The Motley Fool Industry Focus podcast rounds out a discussion on Procter & Gamble's (NYSE:PG) recent addition to its board of directors: activist shareholder Nelson Peltz. In the following segment, we discuss the very short list of high-impact changes Peltz can champion to effect near-term change at the multinational conglomerate.

A full transcript follows the video.

This video was recorded on Sept. 25, 2018.

Vincent Shen: Things have been relatively quiet, in terms of headlines and updates from the company. There has been some stock price movement since Peltz mentioned that management is seriously considering some of the suggestions that he and his firm have made.

I'm curious about your personal view on some of these changes, in terms of maybe the top one or two priorities that could have the greatest near to mid-term impact for the company, its results, shareholders. What do you think?

Asit Sharma: Well, if we went with that very first idea, which is to break the company up into three major divisions, I think that would have a really strong impact, near-term and medium-term, on the stock. It would be that radical change which P&G has avoided. That's the single most important thing the company could do if it wants to inject some life into the stock.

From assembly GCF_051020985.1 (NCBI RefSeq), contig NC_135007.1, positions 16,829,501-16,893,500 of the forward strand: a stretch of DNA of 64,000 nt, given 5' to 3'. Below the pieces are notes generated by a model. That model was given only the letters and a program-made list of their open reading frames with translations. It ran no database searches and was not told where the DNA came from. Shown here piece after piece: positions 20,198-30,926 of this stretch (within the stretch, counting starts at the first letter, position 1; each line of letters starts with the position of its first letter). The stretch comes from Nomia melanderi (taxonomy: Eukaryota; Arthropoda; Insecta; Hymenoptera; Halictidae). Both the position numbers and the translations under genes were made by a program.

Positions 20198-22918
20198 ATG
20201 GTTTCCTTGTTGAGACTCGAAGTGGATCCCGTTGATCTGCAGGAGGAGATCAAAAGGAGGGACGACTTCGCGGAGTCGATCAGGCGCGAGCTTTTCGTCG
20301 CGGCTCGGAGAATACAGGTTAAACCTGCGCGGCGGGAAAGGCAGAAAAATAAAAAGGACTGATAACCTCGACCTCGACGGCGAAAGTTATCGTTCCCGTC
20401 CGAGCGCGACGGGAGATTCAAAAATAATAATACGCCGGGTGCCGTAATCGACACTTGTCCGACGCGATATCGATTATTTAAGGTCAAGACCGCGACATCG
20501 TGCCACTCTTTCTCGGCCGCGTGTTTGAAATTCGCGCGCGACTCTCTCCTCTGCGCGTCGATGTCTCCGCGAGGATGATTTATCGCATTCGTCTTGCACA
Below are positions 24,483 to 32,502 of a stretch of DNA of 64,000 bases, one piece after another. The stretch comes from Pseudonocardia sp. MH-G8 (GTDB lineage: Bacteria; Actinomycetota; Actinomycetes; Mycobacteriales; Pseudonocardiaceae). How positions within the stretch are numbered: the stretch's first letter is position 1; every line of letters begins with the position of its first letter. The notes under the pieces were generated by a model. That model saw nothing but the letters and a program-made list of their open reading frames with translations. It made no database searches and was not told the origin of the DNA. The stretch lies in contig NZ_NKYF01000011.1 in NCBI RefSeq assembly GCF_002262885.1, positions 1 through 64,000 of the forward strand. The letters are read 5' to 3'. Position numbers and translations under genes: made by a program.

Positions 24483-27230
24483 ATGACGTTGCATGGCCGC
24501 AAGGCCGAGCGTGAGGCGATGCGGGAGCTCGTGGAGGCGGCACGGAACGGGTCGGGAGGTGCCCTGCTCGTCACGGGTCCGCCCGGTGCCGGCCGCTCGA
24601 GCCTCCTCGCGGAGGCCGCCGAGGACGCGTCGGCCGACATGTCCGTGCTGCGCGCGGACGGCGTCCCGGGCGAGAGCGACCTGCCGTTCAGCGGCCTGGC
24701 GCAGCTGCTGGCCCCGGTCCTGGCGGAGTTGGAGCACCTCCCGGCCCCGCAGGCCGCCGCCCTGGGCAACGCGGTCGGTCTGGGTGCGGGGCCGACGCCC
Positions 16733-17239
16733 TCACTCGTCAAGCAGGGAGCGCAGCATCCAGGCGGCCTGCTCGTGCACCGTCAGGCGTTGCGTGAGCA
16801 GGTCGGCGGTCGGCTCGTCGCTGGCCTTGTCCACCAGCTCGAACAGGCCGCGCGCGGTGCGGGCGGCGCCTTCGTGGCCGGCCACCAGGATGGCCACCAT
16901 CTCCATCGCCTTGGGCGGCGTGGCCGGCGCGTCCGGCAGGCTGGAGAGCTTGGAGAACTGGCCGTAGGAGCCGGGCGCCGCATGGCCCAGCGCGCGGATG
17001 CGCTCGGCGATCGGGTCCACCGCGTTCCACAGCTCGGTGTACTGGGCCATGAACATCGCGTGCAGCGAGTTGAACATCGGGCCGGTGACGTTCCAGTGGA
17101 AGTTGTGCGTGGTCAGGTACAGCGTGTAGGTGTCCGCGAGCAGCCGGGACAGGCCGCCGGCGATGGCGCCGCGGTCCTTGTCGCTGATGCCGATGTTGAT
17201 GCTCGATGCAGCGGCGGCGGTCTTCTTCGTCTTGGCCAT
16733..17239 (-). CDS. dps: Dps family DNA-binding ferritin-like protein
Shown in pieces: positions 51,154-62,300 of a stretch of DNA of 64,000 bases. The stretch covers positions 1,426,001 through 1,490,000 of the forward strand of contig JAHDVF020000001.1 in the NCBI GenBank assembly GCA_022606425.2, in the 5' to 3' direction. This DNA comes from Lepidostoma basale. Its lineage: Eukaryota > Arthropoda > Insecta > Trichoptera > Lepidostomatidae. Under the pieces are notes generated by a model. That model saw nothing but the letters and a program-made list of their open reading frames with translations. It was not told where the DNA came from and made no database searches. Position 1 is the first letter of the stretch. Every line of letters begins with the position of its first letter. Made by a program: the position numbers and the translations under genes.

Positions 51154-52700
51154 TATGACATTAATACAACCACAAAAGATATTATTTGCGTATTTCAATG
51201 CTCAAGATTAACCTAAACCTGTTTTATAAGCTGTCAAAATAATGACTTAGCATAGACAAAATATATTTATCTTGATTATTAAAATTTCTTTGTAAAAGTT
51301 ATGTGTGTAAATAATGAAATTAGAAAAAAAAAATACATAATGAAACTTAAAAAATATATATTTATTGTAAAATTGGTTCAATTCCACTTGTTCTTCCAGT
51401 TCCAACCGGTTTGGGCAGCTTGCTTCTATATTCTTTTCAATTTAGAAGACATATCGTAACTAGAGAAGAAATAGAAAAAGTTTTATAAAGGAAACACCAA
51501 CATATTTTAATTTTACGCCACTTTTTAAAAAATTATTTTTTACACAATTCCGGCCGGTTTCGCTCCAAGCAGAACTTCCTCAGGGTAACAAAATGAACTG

If the company wants to compromise, it could signal to Wall Street that it is interested in maybe spinning off a smaller division or a group of companies and pursuing this mergers and acquisitions strategy. I think that would have a medium to long-term impact on the stock and would probably be the best way to go. As I've said, the company has put so much of its free cash flow back into shareholders' pockets. But when the stock doesn't move after years and years of following this formula, maybe it's time to allocate capital in a different place and acquire some other younger companies.

These couple of things, I think, would have, out of all the options, the most impact. I, too, find it interesting that since Peltz joined, it's been sort of quiet. One of the things that you get when you bring on the activist shareholder and add him or her to the board is that that outside criticism, that loud voice, suddenly quiets down. Now they're on the inside and they have to produce. [laughs] So, it'll be very interesting to see, over the next few quarters, what they choose to enact.

He has the Street's attention after that conference in June. There is some expectation now, with the stock clawing its way back to par, that something is going to shake out in the next one to two quarters. I'm sure we'll be returning to this if we see that happen.

Asit Sharma has no position in any of the stocks mentioned. Vincent Shen has no position in any of the stocks mentioned. The Motley Fool has no position in any of the stocks mentioned. The Motley Fool has a disclosure policy.